This is the challenge that Cottonwood Intermediate School and Liberal High School were given in the Odyssey of the Mind competition. This year, all of the participating teams are limited to budgets under $150. This is a major part of the competition. The students must captivate the judges using their minds.

Monday evening, an LHS team coached by Barbara Little was practicing to compete in the state competition that will take place Saturday at Kansas State University.

The students said that this event is helping them to learn to work with people and it is also challenging them to use their minds.

Odyssey of the Mind is a unique competition for students, because it is international.

According to Odyssey of the Mind, at least 25 other countries participate in the competition. Liberal schools will make their attempt to be a part of world history this Saturday.

One of the LHS team's most eye-catching props is their camel-themed Envirover. They created it using cotton, cardboard, an old bicycle, and other old items that are probably found wasting away in the garage.

====Southwest Living March 22, 2021 Pt.-1====

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====Southwest Living March 22, 2021 Pt.-2====

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ipad and laptopSpecial to the Leader & Times


Many parents already know that to protect their children from danger, they need to monitor their activities and remain in close communication with them.

But when it comes to social media applications – better known as apps – it’s a constantly moving target.

John Calvert, director of the Safe and Secure Schools unit of the Kansas Department of Education, was the featured speaker recently on the K-State Research and Extension series, Living Well Together. His talk was titled, A Parent’s Guide to Social Media.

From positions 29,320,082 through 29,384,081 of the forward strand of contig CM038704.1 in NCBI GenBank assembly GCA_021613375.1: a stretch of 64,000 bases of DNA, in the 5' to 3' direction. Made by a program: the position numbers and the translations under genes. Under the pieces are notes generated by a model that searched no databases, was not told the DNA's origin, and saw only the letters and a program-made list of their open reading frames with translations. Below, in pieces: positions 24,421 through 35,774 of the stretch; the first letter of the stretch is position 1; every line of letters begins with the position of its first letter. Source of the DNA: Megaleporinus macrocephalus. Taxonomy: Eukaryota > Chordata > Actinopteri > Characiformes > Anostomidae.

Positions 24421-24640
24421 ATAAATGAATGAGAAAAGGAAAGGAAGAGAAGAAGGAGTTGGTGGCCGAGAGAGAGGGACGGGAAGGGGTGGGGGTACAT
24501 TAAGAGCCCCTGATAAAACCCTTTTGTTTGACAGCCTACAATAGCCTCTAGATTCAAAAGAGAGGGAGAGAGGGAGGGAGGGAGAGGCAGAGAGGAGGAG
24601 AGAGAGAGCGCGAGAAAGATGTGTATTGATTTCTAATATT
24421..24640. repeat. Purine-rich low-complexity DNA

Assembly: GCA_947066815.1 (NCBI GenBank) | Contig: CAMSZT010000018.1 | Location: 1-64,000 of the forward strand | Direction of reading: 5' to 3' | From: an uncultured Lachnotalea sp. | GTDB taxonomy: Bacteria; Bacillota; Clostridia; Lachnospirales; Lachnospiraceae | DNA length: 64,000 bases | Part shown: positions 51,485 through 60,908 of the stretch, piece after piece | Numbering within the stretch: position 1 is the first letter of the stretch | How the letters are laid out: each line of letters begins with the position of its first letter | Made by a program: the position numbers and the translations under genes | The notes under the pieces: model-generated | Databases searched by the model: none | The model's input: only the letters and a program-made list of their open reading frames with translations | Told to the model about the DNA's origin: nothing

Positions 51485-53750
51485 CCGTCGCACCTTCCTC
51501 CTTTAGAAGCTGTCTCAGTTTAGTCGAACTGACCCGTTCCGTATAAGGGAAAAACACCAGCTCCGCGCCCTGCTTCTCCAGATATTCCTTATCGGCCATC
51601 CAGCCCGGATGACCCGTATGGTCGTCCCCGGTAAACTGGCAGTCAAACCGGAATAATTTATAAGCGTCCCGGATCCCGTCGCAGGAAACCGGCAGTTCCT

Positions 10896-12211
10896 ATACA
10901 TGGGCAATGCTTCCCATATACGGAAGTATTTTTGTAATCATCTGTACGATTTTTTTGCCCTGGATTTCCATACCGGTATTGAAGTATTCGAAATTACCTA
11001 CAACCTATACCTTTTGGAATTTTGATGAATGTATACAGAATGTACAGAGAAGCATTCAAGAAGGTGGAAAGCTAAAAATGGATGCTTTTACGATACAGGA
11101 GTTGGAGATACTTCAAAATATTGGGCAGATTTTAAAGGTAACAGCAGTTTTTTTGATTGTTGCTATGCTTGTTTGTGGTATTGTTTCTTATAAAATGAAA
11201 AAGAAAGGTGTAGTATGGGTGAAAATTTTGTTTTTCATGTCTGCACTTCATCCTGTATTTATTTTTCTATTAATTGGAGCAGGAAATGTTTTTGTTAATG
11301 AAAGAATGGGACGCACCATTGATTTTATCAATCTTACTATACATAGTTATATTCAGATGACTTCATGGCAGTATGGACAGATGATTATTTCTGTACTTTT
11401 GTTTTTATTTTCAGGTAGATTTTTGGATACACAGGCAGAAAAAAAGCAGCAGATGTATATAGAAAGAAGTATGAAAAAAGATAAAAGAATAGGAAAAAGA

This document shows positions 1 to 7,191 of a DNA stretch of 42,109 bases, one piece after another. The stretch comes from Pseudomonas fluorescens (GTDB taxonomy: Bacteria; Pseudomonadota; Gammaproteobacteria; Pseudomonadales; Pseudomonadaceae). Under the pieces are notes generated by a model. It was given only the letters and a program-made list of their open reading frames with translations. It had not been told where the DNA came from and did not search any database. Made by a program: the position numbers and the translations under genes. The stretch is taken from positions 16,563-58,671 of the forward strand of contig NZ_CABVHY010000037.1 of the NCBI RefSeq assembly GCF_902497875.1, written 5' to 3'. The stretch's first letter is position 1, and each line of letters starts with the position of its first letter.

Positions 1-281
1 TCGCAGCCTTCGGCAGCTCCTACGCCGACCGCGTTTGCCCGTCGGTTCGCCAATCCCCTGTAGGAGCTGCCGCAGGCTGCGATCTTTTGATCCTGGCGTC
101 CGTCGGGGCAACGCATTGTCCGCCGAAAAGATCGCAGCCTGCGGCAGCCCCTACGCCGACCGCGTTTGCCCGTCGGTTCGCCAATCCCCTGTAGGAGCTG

“I tell people in my presentation that I’m not going to get political, but I am going to tell you the facts,” Calvert said. “The facts are that right now TikTok is the No. 1 most downloaded app since January 2020, and it’s the most dangerous. It’s the app that is most used by child sex traffickers out there.”


lhs5====From March 17, 2000====



Southwest Daily Times


Four Liberal High School students will be heading to the Land Down Under this summer.

Brian Nickerson, Justin Alexander and Terry McGuire will be participating in the International Down Under games in Gold Coast, Australia.

Keats, a Liberal track standout, was selected by People to People Sports Ambassadors to compete with the U.S. team in Sydney, Australia.

Nickerson, Alexander, and McGuire, three LHS cross-country runners, will be part of a team from Kansas. Each of the 50 states will be represented with a team and compete against each other and against teams from Australia.

According to Nickerson, a runner has to be nominated by a coach to attend the competition.

"I don't know who nominated us," Nickerson said. "We got a letter in November. It was completely a surprise."

Nickerson believes he can gain valuable experience.

====Southwest Living March 15, 2020 Pt.-1====

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====Southwest Living March 15, 2020 Pt.-2====